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NDP Leader Jagmeet Singh arrives to Parliament Hill on his bicycle in Ottawa on April 9.Sean Kilpatrick/The Canadian Press

Prime Minister Justin Trudeau called carbon pricing an “unpopular position” on Friday but still lambasted NDP Leader Jagmeet Singh for distancing his party from the levy and questioned the New Democrat’s commitment to progressive policies.

At a Friday press conference in Vaughan, Ont., Mr. Trudeau also accused Mr. Singh of folding to Conservative pressure on the issue.

“I understand the political pressures on the NDP leadership right now and the challenges of holding an unpopular position, but doing the right thing should be something that progressive voters in this country can count on,” Mr. Trudeau said.

“This government will continue to be steadfast in putting a price on pollution and giving that price to Canadians, to help with affordability.”

The Prime Minister was responding to the NDP’s efforts to separate the party from the government’s consumer carbon price, which includes annual increases in the levy and a household rebate. The federal policy applies in all provinces but Quebec and B.C., which have their own systems.

The Liberals and NDP both campaigned on a consumer carbon price in past elections but in the fall, Mr. Trudeau partly walked back the policy and granted a three-year exemption to the carbon price for people who use home heating oil.

In making the change, Mr. Trudeau for the first time conceded the affordability pressures connected to the system – something the Conservatives have long argued and that the Liberals had disputed.

Liberal’s rural carbon rebate boost likely delayed

New Democrats are propping up the minority Liberals in the House of Commons in exchange for policy concessions. However, they have started to put more daylight between themselves and the government over its climate policy. The NDP says that the government’s changes last fall were politically motivated to save the Liberal base on the East Coast (where home heating oil is more commonly used) and has pitted regions against each other.

Against that backdrop, Mr. Singh on Thursday walked back his support for consumer carbon pricing but did not categorically reject it in a future NDP climate plan. While he declined to take a clear position on the consumer side of the pricing system, he said the party does support the industrial carbon price.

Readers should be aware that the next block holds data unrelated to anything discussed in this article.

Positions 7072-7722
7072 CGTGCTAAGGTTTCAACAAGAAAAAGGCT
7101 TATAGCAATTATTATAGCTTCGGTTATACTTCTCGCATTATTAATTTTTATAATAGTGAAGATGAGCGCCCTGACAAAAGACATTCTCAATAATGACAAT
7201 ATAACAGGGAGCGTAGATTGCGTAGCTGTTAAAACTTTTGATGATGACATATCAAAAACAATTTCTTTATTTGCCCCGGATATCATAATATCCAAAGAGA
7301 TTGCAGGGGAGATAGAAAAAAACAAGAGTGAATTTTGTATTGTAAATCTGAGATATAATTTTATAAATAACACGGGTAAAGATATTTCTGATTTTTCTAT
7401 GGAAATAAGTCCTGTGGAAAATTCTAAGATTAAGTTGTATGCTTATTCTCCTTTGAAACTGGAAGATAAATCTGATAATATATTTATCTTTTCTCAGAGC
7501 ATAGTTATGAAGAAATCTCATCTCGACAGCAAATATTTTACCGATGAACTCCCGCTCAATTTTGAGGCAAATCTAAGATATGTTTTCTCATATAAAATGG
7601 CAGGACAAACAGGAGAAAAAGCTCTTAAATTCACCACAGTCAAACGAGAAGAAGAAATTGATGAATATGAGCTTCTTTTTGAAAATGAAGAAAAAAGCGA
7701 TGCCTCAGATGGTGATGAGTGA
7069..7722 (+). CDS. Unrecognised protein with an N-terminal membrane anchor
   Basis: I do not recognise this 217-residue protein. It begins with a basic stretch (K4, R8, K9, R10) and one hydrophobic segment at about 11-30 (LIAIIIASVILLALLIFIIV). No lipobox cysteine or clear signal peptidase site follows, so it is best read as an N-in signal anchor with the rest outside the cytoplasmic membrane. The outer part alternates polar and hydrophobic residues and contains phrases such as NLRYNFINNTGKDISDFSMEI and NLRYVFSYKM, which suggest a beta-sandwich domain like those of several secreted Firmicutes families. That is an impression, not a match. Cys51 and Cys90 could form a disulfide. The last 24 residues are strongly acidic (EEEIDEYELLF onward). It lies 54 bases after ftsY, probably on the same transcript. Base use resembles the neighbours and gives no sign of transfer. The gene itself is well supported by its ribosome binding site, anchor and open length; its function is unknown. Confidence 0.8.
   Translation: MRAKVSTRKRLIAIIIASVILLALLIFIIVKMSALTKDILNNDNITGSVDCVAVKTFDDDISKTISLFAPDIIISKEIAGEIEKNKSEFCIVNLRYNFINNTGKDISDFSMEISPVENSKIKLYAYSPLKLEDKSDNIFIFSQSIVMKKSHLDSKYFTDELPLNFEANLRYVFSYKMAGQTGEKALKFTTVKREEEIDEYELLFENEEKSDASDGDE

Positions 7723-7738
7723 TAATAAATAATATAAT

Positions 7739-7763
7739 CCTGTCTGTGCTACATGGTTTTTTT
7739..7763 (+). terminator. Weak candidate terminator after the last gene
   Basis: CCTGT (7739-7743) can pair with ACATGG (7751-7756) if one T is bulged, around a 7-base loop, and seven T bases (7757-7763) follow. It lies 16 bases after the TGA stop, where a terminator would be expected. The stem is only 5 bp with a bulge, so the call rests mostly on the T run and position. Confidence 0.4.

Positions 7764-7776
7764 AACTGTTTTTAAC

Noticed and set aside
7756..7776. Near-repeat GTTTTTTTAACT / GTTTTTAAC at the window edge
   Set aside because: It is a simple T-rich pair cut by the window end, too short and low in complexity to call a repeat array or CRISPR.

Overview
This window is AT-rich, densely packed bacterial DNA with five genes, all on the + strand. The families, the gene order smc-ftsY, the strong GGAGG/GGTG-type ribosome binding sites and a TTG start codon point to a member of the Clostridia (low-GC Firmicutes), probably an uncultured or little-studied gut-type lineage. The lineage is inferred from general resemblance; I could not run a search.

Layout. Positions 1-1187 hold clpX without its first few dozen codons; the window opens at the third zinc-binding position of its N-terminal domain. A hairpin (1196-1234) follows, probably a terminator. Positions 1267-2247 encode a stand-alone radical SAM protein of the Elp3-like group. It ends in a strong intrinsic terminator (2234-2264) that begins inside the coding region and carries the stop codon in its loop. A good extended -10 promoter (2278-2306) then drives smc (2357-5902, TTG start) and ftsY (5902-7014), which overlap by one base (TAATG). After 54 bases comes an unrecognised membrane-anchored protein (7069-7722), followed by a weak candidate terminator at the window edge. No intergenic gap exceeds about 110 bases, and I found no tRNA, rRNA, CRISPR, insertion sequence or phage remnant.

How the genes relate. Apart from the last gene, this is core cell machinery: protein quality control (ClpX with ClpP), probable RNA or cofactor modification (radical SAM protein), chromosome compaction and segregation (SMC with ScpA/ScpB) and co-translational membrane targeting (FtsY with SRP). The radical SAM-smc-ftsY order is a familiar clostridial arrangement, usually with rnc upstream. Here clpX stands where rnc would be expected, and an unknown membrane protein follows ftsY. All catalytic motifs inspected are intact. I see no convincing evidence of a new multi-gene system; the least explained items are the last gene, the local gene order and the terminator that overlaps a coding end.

“We believe in making the big polluters pay and not having working people feel like they are the ones that are somehow having to shoulder this,” Mr. Singh said.

On Friday, however, he released a statement saying “New Democrats have not changed our position on the consumer carbon price.” That new statement, though, did not say what exactly is the existing position.

The comments on Thursday followed a Wednesday decision from the NDP to support a Conservative motion that called on Mr. Trudeau to meet with the premiers and allow them to opt out of the federal carbon price.

Liberal support in public-opinion polling has dropped significantly since last August but that hasn’t led to a bump in the NDP’s numbers. And the party will have lost more than a quarter of its incumbent MPs, because of retirements and resignations, by the time the next election is called.

The evolving NDP policy on carbon pricing underscores the competing perspectives of their rural and urban voter coalition, said pollster Nik Nanos of Nanos Research.

“The NDP are probably sensitive on a potential rural carbon tax squeeze in the same way they have been cross-pressured on gun control between their rural and urban caucus members,” said Mr. Nanos.

However, NDP strategist and former director of communications George Soule said the New Democrats’ position is a direct result of Mr. Trudeau’s own decision last fall to exempt some households from the consumer carbon price.

“He folded to pressure, which made him give up his argument,” Mr. Soule said about the Prime Minister. “You can’t simultaneously say, ‘people on low income, make money on this plan,’ and ‘we’re going to cancel it for people who are struggling to pay the bills.’ ”

“The glass house in which he lives, he built,” Mr. Soule said.

In provinces subject to the federal carbon price, residents get costs returned to them in quarterly rebates. Once the rebate is factored in, the Liberals say the vast majority of households get more back than they pay.

However, the Parliamentary Budget Officer has said that once direct and indirect costs of the carbon price are accounted for, most households will see a net loss.

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